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6 Things to Know: How ValuJet Crash Changed Safety Regulations, Pipeline Attack Causing Some to Hoard Gas

It’s Wednesday, May 12th - and NBC 6 has your top stories for the day

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It’s Wednesday, May 12th - and NBC 6 has your top stories for the day.

No. 1 - Florida Gov. Ron DeSantis declared a state of emergency Tuesday amid concerns of gas shortages and price hikes after a cyberattack on a critical U.S. fuel pipeline.

The executive order signed by DeSantis activates the Florida National Guard, as need, and directs state emergency management officials to work with federal and local officials. The Colonial Pipeline shut down Friday after a ransomware attack by gang of criminal hackers that calls itself DarkSide. Nikki Fried, Florida's Commissioner of Agriculture and Consumer Services, said in a statement Monday that she was aware of the potential disruption in fuel supply but urged Floridians to not panic buy, hoard, or wait in long lines for gas as locations across South Florida are not seen as being at risk.

No. 2 - A man arrested following the disappearance of a young mother in South Florida is now facing new charges, including second-degree murder.

Shannon Ryan, 39, was arrested this past August following an FBI investigation into the disappearance of 21-year-old Leila Cavett. The Hollywood Police Department announced Tuesday that Ryan also faces charges of second-degree murder and tampering with evidence. Back in April, the state dropped a kidnapping charge against Ryan - a self-described witch and chakra master - but added a child neglect charge without great bodily harm. Cavett, of Atlanta, was last seen on the night of July 25, just hours before her son was found wandering alone in a shirt and diaper at a Miramar apartment complex. The mother and son had arrived in South Florida the day before she went missing.

No. 3 - The Broward County School Board narrowly approved a separation agreement with Superintendent Robert Runcie.

The board approved the deal, worth nearly $755,000, with a 5-4 vote Tuesday. Runcie gets 20 weeks of severance pay plus 90 days' notice of resignation salary, plus accrued vacation days and sick days, medical benefits and more. Initially, the Board offered 30 days instead of the 90 in his contract. Runcie offered his resignation after a grand jury investigating the circumstances surrounding the 2018 massacre at Marjory Stoneman Douglas High School indicted him on a perjury charge last month.

No. 4 - A 28-year-old woman posed as a student and snuck into a high school in Hialeah to try to promote her Instagram page, police said.

Audrey Nicole Francisquini was arrested on burglary and other charges after she entered American Senior High School through the front entrance Monday morning, police said. According to an arrest report, Francisquini was able to blend in with students by wearing a backpack, carrying a skateboard and dressing similar to them. Once she was inside the school, Francisquini approached numerous students and gave them printed pamphlets with her Instagram name on it and asked them to follow her, the report said.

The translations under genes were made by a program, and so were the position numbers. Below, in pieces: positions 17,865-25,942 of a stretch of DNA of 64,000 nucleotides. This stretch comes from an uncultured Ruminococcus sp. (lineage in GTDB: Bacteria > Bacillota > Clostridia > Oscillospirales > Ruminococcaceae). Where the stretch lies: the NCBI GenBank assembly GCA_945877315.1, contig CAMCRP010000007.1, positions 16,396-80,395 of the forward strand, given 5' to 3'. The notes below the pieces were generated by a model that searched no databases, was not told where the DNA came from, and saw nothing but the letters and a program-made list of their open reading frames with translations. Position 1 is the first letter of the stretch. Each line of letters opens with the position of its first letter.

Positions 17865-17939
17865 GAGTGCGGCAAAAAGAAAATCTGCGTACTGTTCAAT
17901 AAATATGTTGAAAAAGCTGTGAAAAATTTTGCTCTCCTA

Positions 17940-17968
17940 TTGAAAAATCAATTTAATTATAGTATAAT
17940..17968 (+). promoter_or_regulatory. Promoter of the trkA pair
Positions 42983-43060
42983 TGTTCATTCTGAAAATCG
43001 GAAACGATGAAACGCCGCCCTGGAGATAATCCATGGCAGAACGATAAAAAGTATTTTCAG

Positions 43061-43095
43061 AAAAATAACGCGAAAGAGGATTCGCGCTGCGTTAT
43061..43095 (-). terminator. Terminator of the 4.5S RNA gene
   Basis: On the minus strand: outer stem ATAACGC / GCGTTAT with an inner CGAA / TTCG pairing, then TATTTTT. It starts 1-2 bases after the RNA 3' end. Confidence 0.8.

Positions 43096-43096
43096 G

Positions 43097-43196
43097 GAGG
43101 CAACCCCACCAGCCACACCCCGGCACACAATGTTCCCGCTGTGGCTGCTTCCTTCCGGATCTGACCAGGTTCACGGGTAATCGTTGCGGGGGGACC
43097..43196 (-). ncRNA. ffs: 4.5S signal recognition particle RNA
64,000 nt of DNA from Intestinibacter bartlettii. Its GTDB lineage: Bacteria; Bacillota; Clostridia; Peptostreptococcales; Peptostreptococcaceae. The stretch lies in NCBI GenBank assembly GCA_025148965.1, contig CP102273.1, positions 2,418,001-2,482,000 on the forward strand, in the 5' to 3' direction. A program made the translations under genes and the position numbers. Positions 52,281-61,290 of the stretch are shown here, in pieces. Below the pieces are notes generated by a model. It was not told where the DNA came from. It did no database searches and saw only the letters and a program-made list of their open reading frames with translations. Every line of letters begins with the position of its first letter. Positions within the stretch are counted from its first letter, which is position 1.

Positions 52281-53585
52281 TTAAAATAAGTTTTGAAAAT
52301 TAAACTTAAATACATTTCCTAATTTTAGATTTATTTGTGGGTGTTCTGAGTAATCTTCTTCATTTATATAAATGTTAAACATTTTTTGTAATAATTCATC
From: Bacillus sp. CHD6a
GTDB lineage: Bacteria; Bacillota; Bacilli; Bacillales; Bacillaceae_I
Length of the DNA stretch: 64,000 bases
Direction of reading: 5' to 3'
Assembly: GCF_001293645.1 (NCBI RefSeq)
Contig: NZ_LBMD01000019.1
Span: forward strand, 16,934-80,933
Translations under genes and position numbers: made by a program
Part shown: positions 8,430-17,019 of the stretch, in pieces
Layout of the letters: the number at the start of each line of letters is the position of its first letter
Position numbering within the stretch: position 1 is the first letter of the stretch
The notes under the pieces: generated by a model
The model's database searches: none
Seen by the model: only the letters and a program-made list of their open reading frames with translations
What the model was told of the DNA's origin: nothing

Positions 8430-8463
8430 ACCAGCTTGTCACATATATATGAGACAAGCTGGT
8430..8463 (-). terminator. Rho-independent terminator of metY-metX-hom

No. 5 - A memorial was held Tuesday to honor the lives lost 25 years ago when ValuJet Flight 592 went down in the Florida Everglades killing all 110 people on board. 

Retired police divers and firefighters gathered with other first responders to remember the victims and shed tears over what they witnessed that day. ValuJet Flight 592 took off from Miami to Atlanta on May 11, 1996. But about 10 minutes later, it plunged in the Everglades. The aircraft submerged in the muck about 10 miles West of the Miccosukee Casino. The National Transportation Safety Board (NTSB) determined the plane crashed after oxygen canisters ignited a fire in the cargo bay. Aviv Tzur, who now is the president of the Greater Miami Aviation Association, told NBC 6 the tragedy brought big changes. Click here for what those changes are in a story from NBC 6 investigator Willard Shepard.

No. 6 - May is stroke awareness month and knowing the signs of a stroke can be the difference between life and death. For Eric Jacobowitz, he never thought it would happen to him.

The firefighter and paramedic with Broward Sheriff Fire Rescue was used to saving lives, but in November of 2019, he was the one who needed saving when he suffered a stroke. The 30-year-old said he had done fire training a few days before, but never noticed anything odd beforehand. He was doing a long workout at Freakin' Crossfit in Pembroke Pines when he started feeling off. The gym owner, Storm Kaufman, immediately noticed something wasn't right. To hear how quick thinking saved Jacobowitz’s life and the message for others, click here for the story from NBC 6 reporter Amanda Plasencia.

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